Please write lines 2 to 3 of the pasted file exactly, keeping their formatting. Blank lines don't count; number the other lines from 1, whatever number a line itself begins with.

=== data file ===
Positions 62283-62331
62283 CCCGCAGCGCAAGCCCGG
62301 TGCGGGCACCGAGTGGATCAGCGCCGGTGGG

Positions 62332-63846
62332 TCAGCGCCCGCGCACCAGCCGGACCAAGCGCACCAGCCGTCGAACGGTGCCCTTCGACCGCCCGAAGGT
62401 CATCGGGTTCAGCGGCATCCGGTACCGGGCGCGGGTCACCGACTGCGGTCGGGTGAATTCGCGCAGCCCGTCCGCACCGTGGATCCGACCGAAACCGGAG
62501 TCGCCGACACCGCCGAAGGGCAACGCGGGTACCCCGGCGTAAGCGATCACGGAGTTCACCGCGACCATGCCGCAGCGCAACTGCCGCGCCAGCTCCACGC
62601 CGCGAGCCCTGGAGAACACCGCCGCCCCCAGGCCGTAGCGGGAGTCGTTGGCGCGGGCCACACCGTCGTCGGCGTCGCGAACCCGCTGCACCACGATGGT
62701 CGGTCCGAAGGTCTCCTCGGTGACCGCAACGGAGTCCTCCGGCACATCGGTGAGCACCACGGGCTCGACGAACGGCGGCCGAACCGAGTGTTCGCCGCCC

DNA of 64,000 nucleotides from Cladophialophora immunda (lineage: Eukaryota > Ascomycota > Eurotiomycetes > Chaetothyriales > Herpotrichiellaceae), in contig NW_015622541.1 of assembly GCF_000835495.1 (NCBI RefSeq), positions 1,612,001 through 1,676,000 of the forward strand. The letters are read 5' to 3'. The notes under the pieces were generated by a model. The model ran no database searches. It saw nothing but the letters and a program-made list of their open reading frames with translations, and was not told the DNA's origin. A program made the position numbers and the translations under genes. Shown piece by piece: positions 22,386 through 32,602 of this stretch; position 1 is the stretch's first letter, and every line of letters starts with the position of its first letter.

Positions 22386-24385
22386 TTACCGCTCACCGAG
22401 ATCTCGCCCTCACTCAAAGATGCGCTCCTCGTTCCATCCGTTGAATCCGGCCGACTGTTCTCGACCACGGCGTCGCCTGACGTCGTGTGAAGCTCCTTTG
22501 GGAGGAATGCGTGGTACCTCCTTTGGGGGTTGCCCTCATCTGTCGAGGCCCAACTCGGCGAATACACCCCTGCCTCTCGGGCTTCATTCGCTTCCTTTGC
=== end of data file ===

62283 CCCGCAGCGCAAGCCCGG
62301 TGCGGGCACCGAGTGGATCAGCGCCGGTGGG